In China, they make Chinese Steamed Buns (Mantou) as plain steamed buns with no fillings. Traditionally, they consume mantou in Northern China as a staple food. In contrast to rice as a staple food in Southern China. They normally eat these buns plain or commonly serve it as a side dish. Whereas they stuff bao or baozi with sweet or savoury fillings and make them rounded in shape.
Popularity of Chinese Steamed Buns (Mantou)
Besides, Chinese Steamed Buns (Mantou) and baozi are so universally popular worldwide that you can find them everywhere. From dim sums in a Chinese yum cha restaurants, to frozen ready-made packaged food in Asian supermarket. As well as all kinds of food stores and even as a street/hawker food. They usually eat these Chinese Steamed Buns (Mantou) during breakfast, as a snack or meal on its own. Alternatively, they also eat them as an accompaniment for a dish. Like braised meat, meat stews or meat casseroles. As well as saucy dishes like Kung Pao Chicken or Singapore Chilli Prawns or Crabs.
Gluten Free Chinese Steamed Buns (Mantou)
For my gluten free Chinese Steamed Buns (Mantou) recipe, I made them with gluten free self-raising flour. Plus dry instant yeast, rice milk, agave syrup, salt and vanilla extract. This Chinese Steamed Buns (Mantou) is recipe is not only gluten Free. But also vegan, low carb, dairy free, nut free, egg free, soy free, refined sugar free and allergy friendly.
History of Mantou
The origin of mantou dated all the way back to many thousands of years ago. During the Eastern Zhou Dynasty (771B.C.), whereby the people were consuming steamed fermented flour dough called “Yi” food. During the Han Dynasty, use of stone mills became popular for milling wheat flour for mantou and wheat noodles. Which became a popular food staple for the people of Northern China.
According to a famous Chinese folktale, a renowned Chinese military strategist invented mantou stuffed with meat fillings. His name was Zhuge Liang during the era of the Three Kingdoms (220–280 CE). At this time, they use stuffed these buns to replace human barbarian’s heads as a sacrifice to the river god. In order for the army to cross the raging Lu River. By the Northern Song dynasty (960-1127 AD), bao or baozi became the terms used for buns with filling. Although mantou still remains as the name used for steamed buns with no fillings.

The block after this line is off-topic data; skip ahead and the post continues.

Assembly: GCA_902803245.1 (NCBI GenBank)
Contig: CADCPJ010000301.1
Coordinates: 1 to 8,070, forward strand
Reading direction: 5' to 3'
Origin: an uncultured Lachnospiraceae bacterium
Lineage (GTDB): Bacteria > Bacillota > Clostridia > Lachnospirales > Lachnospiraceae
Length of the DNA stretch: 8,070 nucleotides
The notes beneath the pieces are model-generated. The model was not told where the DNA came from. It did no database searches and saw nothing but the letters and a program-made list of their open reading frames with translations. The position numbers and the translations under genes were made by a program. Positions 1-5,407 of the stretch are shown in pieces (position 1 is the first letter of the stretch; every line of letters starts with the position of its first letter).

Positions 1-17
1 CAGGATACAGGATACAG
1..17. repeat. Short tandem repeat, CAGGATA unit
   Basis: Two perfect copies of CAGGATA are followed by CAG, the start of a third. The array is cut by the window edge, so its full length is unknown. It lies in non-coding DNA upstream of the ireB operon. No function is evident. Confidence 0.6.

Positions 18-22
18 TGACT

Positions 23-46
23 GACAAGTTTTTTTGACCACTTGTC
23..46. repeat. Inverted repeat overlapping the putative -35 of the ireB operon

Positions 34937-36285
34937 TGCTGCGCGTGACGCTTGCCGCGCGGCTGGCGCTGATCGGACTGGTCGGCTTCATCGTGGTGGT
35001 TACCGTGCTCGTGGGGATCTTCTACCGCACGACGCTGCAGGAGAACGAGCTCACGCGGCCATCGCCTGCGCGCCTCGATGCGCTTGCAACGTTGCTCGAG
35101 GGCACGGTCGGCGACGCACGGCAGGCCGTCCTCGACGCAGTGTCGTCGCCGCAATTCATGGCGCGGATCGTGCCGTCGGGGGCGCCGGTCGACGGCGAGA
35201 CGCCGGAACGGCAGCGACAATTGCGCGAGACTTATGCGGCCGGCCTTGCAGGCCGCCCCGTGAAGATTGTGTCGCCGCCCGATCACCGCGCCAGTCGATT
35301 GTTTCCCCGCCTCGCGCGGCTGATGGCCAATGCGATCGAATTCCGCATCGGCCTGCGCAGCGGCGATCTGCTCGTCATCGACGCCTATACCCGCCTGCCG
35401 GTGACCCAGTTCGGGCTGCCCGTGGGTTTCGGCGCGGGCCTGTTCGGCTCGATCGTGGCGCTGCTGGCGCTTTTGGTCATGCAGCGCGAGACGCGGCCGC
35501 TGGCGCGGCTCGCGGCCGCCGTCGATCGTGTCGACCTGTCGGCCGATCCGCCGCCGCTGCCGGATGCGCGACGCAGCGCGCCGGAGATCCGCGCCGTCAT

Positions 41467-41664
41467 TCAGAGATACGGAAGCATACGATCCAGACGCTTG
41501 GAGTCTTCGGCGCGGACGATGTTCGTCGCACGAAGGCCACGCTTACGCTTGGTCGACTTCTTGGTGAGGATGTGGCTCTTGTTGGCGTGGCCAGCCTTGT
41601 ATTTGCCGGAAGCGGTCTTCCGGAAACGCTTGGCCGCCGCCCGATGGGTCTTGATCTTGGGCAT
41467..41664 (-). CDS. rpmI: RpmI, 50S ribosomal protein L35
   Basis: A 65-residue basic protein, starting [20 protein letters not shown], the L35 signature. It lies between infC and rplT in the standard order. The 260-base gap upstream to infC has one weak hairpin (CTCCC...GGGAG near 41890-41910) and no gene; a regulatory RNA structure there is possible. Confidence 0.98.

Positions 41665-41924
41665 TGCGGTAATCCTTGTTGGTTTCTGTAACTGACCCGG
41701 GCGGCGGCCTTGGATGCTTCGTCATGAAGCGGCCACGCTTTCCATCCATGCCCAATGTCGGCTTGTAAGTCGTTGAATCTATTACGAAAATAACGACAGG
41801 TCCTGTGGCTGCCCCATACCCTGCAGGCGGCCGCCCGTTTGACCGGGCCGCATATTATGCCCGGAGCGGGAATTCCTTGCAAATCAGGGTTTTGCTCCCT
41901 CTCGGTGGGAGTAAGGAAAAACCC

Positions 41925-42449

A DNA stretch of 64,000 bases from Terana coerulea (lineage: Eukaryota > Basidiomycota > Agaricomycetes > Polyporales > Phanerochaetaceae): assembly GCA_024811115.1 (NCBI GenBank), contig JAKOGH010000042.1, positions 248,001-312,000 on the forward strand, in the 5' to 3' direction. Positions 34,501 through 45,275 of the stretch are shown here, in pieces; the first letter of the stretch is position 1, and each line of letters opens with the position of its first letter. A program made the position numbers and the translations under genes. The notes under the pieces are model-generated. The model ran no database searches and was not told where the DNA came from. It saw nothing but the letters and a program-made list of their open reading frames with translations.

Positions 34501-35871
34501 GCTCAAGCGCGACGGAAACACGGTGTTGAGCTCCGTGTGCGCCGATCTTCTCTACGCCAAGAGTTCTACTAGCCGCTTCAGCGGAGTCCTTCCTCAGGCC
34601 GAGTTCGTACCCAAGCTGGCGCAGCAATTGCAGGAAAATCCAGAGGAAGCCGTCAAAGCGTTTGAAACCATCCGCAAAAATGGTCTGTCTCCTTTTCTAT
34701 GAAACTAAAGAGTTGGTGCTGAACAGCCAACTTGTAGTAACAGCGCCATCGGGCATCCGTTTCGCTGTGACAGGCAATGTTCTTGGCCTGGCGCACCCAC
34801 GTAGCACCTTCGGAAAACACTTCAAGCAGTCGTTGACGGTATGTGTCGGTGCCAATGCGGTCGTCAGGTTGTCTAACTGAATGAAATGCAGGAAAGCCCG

Chinese Steamed Buns (Mantou)
- Some gluten free flour for dusting work surface
For the dough:
- In a large bowl, combine and whisk all the dry ingredients together. Make a well in the middle of the flour mixture.
- Warm the rice milk in a small pot for around 1 minutes until lukewarm, between 40.5 and 43.3C (105 to 110 F) then turn off the heat. Add in the extra virgin olive oil, agave sugar and vanilla extract and mix well.
- Pour the warm rice milk mixture in step 2 into the well in the large bowl, stir and combine well with the flour using a spatula.
- Then use your hands to knead the dough until you have a smooth and slightly sticky dough. Add 2 tablespoons rice milk if required.
- Divide the dough into 2 portions. Seal in ziplock bags and let the dough rest on the benchtop for 1 hour.
- Dust the work surface with some gluten free flour. Remove one portion of dough from the ziplock bag. Roll the dough into long log of 1½ inch thickness. You can also cut into any desired size.
- Cut each log with a knife into 1½ inch pieces around 50g (1.8oz) each.
- Line 2 large bamboo steamers with baking paper/parchment paper. Place each bun dough 1 inch apart onto the lined bamboo steamers.
- Heat up a wok with a steaming rack with some water and place the covered bamboo steamers on top of the steaming rack. Bring to a rolling boil and continue steaming the buns for 20 minutes on high heat. Ensure that there is sufficient water in the wok for the whole steaming process.
- Best served hot immediately after steaming.
- Reheat by steaming the buns on high heat until soft.